S V S V - 1 month ago 5x
Git Question

Git : there are commits I did not create. How to get rid of those

I always do a git pull --rebase even if I do not have a single pending commit.

I just did a pull.

Suddenly, when I run git status, I am seeing that my local master is 11 commits ahead of the remote master.

I dont know where they came from and want to get rid of them.

What do I do?


It's clear that you're a victim of what is usually called an "upstream rebase". You can jump right to the solution below but this background is pretty important.


This why I hate git pull. It's not git pull's fault, really, but because git pull is a convenience command that simply runs git fetch followed by a second command, it winds up hiding the two underlying Git commands from new Git users. The fact that there are two different second commands, both of which can mess things up in different ways, is spectacularly unhelpful.

Fortunately, the first part—the git fetch step—almost always works.1 It's the second step where, if all goes well, everyone says "oh that was easy" and thinks that git pull is great and then when it explodes, as it always does eventually, they're in trouble, because they have never had to deal with the second part failing. And now it's an emergency and they have to spend a bunch of hours learning a bunch of complicated stuff: the way to recover from failures, and how merge and rebase interact with the git fetch step.

Anyway, this time you are the one stuck with the messy situation, so let's just press on with it. The second half of what git pull does is either git merge or git rebase. Exactly which command it does when is beyond the scope of this answer, except that we can say for sure that if you add --rebase, it always uses git rebase. So you only have one complicated Git command to learn in a hurry. (Yay? :-) )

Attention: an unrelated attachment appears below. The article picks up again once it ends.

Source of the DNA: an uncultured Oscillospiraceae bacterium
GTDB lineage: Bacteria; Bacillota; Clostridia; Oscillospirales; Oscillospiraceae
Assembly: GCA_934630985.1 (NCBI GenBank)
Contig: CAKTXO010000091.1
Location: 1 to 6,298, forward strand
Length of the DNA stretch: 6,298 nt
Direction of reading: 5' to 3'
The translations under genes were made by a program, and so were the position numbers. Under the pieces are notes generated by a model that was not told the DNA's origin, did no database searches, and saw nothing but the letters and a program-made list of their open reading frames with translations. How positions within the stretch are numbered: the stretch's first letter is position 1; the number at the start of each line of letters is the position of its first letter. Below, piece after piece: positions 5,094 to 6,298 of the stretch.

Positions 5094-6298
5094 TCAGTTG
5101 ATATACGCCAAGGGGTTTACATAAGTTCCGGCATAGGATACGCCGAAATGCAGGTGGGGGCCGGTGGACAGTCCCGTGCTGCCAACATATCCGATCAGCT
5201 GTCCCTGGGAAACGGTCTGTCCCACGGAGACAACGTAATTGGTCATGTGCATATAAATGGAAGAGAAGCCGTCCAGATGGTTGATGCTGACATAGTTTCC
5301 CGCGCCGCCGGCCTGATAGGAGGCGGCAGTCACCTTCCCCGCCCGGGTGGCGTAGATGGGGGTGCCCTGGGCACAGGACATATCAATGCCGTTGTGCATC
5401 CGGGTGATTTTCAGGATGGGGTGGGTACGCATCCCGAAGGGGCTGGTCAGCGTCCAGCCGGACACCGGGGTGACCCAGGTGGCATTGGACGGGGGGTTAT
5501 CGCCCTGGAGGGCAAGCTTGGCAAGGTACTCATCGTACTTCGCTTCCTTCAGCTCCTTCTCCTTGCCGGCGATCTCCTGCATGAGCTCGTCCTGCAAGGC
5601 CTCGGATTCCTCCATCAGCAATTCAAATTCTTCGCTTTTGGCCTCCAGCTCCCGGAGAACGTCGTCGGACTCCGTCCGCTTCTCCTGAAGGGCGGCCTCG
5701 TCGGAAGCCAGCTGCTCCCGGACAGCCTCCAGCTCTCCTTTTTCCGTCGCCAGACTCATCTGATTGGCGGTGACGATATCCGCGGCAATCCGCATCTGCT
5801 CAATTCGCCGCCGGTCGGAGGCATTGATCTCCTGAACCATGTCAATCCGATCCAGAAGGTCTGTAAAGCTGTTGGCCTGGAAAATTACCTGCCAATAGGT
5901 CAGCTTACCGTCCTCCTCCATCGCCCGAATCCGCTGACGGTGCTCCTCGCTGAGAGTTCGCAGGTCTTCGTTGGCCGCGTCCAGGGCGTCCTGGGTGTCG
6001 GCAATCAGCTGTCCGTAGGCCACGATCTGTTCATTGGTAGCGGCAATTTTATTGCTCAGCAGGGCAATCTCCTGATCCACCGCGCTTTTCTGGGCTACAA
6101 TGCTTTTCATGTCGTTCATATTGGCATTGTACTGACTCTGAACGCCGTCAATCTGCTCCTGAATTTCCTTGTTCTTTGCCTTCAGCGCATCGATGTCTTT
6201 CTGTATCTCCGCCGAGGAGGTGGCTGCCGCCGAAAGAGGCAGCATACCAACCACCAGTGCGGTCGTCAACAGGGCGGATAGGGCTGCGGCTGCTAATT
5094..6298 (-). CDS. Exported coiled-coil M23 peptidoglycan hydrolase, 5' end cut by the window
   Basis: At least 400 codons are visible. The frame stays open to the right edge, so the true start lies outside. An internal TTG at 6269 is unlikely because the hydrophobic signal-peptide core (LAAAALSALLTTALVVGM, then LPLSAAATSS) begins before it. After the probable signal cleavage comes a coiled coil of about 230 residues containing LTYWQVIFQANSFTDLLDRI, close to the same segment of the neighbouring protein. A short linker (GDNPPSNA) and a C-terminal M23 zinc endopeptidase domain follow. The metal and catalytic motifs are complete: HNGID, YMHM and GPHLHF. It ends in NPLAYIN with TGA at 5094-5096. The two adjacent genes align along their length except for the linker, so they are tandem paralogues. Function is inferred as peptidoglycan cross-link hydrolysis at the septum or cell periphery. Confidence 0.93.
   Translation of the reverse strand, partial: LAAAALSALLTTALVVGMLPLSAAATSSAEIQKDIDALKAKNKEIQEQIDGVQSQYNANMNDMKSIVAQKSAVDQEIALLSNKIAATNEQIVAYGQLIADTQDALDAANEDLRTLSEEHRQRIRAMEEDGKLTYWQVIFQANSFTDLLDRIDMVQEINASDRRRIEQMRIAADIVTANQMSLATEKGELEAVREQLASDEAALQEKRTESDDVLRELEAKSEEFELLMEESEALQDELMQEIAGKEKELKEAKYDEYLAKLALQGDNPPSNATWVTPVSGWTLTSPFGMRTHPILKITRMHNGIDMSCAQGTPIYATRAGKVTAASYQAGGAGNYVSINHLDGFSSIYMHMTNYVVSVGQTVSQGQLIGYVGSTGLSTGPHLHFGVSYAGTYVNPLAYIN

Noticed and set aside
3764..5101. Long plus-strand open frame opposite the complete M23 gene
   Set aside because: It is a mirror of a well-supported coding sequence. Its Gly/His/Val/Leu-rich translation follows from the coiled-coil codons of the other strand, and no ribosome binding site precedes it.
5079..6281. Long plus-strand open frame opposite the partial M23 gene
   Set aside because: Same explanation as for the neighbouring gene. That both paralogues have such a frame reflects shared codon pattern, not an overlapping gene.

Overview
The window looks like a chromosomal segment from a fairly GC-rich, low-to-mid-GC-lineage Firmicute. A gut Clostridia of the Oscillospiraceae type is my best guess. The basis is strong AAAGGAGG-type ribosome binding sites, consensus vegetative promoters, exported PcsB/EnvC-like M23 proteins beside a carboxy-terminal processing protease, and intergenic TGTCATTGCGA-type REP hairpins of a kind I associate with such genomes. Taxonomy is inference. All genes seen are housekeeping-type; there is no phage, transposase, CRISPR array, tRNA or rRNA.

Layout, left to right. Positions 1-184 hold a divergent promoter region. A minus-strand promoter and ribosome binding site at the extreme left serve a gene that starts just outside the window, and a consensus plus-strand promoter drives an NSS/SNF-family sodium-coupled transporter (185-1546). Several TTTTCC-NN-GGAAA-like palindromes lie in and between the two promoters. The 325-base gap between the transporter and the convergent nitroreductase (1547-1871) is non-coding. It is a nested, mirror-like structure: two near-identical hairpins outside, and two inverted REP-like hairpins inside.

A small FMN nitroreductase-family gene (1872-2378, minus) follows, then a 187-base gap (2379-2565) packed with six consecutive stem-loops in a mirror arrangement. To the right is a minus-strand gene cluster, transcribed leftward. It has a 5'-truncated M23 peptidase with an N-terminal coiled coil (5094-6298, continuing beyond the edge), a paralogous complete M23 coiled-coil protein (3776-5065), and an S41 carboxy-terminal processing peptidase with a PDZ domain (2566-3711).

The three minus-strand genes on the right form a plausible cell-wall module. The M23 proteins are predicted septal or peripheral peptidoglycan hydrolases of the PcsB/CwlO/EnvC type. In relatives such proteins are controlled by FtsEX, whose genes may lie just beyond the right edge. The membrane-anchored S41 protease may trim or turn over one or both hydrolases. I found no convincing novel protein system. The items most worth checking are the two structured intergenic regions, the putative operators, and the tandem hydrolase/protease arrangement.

Hence, as Tim Biegeleisen answered, these new mystery commits came from using git rebase. So it's time now to learn all2 about rebase, and how it interacts with git fetch.

1There are still a few ways it can go wrong, but usually the one that actually happens is "the network is down and thus we can't get anything from origin" which is really obvious and makes everything stop right at the beginning, and you just try again once the network is fixed.

2Well, let's not go that far. :-)

When fetch-and-rebase goes well

Rebase can be complicated but we can sum it all up very simply: git rebase copies commits.

That's it. Rebase copies commits. That's actually not bad at all, is it? Well, it's not bad when they are your commits, but you just had it copy someone else's commits. The tricky part here is defining precisely which commits get copied, when, and how. This is where git fetch comes into the picture again.

Tim's drawing here covers the more normal case, when you have made some commits. I'm going to make my own drawing though. Let's say there are a bunch of commits, ending with a series F--G--H, when you start out. That is, your master and origin/master both point to commit H, which points back to G, which points back to F, and so on. You got all these when you did your initial git clone or your last git pull --rebase or whatever: it doesn't really matter how you got them, just that you do have them.

...--F--G--H      <-- master, origin/master

Now, normally, you might add your own commits, say I and J:

             I--J   <-- master
...--F--G--H        <-- origin/master

Meanwhile someone else, using their own Git, adds their own different commits. You don't have them now. Then they publish those commits, so now origin has them too. You still don't! But now you run git fetch and now you get them, and here's what happens in your repository. Let's say they made just one commit, which we'll label K:

             I--J   <-- master
             K      <-- origin/master

Note how the label, origin/master, has "moved forward" from H to K. Meanwhile your own master is already moved forward from H to J: yours points to your commit J, which points back to your commit I, which points back to H.

This is where you normally bring git rebase in. You ask it to copy your commits, I and J, to new commits that are "just as good" but are based on commit K:

             I--J   <-- master
...--F--G--H   I'-J'
            \ /
             K      <-- origin/master

Let's say the copy goes well, with no problematic merge conflicts and such. You now have new commits that are just like your originals, except for their new "base" commit K. That's a rebase!